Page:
Ryan R. McNutt
Canadian indie rock band. With captivating live performances and acclaimed recordings, the Montreal-based multi-instrumentalist group stood at the forefront of indie rock’s ascendency in the 2000s, growing from internet fanbase to festival-headlining slots over the decade. Often augmented by friends and touring members live, the core band consists of husband and wife Win Butler and Régine Chassagne, with Will Butler, Richard Reed Parry, Tim Kingsbury, Sarah Neufeld, and Jeremy Gara.
Formed in 2001 in Montreal, Québec—where the Texas-born Butler brothers attended school and met Chassagne, the daughter of Haitian immigrants—Arcade Fire quickly earned a local cult following that exploded upon the release of Funeral, its 2004 debut (Merge Records). An ecstatic review on the popular music website Pitchfork is often cited as the catalyst, though the band capitalized on that enthusiasm with its theatrical live show. Soaring melodies and anthemic, singalong hooks earned the album endorsements from David Bowie, David Byrne, and U2, all of whom have since performed with the band....
Archives and manuscripts constitute the “raw materials” of music history, since the foundation of much humanistic scholarship is based on the interpretation and re-interpretation of primary and secondary sources. Music archival collections and manuscripts may be found both within and outside musical organizations, such as conservatories, academic institutions, libraries, historical societies, museums, businesses, performing arts organizations, research centers, radio and television stations, government archives, and church archives.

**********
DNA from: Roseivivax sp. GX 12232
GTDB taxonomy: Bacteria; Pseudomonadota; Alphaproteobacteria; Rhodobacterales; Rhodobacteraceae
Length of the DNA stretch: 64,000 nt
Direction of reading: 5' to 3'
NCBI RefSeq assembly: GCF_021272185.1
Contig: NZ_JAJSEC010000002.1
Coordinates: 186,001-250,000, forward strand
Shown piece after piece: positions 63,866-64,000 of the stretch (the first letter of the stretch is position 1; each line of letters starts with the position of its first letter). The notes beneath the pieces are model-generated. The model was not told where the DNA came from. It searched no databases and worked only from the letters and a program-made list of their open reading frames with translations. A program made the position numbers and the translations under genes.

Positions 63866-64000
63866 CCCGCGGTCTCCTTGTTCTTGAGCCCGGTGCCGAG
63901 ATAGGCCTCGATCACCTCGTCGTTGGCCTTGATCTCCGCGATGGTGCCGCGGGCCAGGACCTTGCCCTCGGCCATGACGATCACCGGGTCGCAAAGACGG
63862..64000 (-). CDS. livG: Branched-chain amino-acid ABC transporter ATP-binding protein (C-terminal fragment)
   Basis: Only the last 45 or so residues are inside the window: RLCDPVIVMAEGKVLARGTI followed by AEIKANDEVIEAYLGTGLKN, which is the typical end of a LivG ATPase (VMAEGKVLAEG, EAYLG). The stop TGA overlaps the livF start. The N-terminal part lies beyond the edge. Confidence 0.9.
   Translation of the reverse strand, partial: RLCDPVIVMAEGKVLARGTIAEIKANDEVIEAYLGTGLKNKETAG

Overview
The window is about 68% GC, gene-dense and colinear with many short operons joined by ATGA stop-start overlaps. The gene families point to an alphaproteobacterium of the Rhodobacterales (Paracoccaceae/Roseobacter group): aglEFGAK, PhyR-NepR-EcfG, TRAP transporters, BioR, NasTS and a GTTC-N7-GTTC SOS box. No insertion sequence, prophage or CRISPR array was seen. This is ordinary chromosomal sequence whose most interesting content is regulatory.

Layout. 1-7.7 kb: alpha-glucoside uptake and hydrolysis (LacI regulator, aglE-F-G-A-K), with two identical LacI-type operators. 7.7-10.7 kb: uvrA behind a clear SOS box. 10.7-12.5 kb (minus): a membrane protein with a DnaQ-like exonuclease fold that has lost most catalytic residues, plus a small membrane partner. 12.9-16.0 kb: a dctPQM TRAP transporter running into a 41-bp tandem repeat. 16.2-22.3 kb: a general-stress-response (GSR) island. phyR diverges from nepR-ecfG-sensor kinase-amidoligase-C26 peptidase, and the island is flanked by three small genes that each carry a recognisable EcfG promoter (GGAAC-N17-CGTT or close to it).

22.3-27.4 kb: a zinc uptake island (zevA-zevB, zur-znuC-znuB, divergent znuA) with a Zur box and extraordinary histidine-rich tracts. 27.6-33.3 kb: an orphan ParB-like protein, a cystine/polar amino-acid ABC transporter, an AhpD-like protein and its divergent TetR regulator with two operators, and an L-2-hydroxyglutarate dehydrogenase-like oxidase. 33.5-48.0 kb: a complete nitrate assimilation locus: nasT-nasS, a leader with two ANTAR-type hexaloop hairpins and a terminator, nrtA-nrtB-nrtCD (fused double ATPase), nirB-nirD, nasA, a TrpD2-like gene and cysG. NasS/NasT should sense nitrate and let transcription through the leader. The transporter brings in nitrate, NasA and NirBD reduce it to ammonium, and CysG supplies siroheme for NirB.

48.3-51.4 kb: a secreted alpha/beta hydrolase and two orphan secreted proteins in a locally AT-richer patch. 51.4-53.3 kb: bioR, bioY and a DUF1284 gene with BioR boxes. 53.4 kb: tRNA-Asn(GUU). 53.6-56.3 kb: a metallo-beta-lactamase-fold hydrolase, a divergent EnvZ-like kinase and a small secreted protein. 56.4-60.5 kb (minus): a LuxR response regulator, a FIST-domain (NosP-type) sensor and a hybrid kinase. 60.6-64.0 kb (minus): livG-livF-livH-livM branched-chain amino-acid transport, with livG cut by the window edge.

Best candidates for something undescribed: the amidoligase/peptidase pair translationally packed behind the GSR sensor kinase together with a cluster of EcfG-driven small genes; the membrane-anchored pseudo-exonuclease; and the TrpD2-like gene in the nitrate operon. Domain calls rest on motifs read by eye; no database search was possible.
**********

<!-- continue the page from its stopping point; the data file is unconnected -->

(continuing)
This article will cover the single manuscript and paper-based archival traditions in the USA. For media-based archives, see Archives, sound recording and moving image. For details of specific collections see Libraries and collections; for jazz archives see Libraries and archives in GroveJ.
Archives are defined as groups of documents produced by an institution, an organization, an individual, or a family in the course of daily activity, and preserved for enduring value. They are typically kept together as organized bodies of records and are maintained in their original order. The term archive also refers to the repository where archives are located; it is often also used to describe a specialized collection....